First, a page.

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Tuesday, July 02, 2013

'Annoying Anti-Fiscal Stimulus Arguments'

Simon Wren-Lewis:

Annoying Anti-Fiscal Stimulus Arguments Nos. 3 and 4: For numbers 1 and 2, see this post.
Number 3. We must reduce the size of the state.
This argument is often there but unstated, because to say it explicitly involves a deception. ... But as those making the case for austerity get more desperate, I have seen this argument a few times recently.
It involves a deception, because reducing the size of the state has nothing in principle to do with austerity and stimulus. I personally have no strong views about what the size of the state should be: some things are clearly done better by the private sector, while others are done better by the state, and how this eventually pans out for the aggregate I have no idea. But this has almost nothing to do with the need to increase demand when interest rates are at the zero lower bound. ...

The idea that ... temporary [stimulus] is bound to become permanent does not stand up.
4. We must think of the children
This is annoying not because it is wrong in principle. Instead it is wrong because it either ignores who suffers the costs of austerity, or because it is not genuine. The argument that is right in principle is that, by increasing debt, we are ceteris paribus redistributing money from future generations to the current generation. There may be a complete offset if that increase in debt avoids hysteresis effects (or enables investment with beneficial supply side effects). Yet even leaving that aside, there are often very good reasons to redistribute income. When a country suffers a natural disaster, both governments and individuals freely give money to help those involved. We can think about the recession as a similar disaster.
If that does not convince you, ask who is bearing the brunt of this recession. All around the world, youth unemployment has risen by more than unemployment in general. If you asked those who cannot find a job after leaving school or college whether they would be willing to pay higher future taxes in order to get a job today, what do you think their answer would be?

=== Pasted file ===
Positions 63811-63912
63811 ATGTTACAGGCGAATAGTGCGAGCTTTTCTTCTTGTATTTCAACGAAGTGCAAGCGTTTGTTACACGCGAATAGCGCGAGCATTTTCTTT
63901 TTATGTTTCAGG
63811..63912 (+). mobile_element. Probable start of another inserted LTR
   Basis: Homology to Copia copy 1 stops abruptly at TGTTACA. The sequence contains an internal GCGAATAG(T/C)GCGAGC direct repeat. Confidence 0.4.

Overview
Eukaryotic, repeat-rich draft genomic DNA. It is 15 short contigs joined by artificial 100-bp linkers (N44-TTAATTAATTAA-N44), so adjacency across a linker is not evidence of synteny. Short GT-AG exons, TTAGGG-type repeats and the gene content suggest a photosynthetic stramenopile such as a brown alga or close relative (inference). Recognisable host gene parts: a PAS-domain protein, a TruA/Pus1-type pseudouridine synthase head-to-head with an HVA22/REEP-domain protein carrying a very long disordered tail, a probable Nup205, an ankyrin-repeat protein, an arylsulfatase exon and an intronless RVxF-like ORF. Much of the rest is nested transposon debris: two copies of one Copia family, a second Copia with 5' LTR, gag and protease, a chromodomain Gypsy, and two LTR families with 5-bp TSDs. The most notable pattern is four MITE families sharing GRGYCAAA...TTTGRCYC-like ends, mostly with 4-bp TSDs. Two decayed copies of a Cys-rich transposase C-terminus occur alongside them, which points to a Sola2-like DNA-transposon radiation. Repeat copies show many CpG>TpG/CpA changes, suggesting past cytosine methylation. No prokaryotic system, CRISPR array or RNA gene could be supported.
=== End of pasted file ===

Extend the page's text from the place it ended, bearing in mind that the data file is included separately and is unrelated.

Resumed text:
Why do I suspect that this argument is sometimes not genuine? Because some of those who make this case also argue against measures to tackle climate change. Now even if you are sceptical about the science, the potential costs of you being wrong and 98% of scientists being right are so great that if you really cared about future generations you would support measures to reduce carbon emissions. ...

Glad to see point 3 (point 4 too). I've been trying to explain that there is no necessary connection between stabilization policy and the size of government for some time now. This is from 2007, but I first made this point in 2005:

... Want a smaller government? Use tax cuts to stimulate the economy in recessions, and use reductions in government spending to slow the economy when it threatens to overheat and be inflationary. Want a larger government? Do the opposite, increase government spending whenever the economy is lagging, and increase taxes to slow the economy when it begins to overheat.
The point is that stabilization policy - changes in taxes or changes in government spending - does not necessarily change the size of government in any particular direction, that is a policy choice. Traditionally stabilization policy maintains a constant budget balance in the long-run and whether to use tax changes or spending changes is a matter of effectiveness, not a matter of ideology about the size of government. ...

    Posted by on Tuesday, July 2, 2013 at 04:25 PM in Economics, Fiscal Policy, Politics | Permalink  Comments (54)

          


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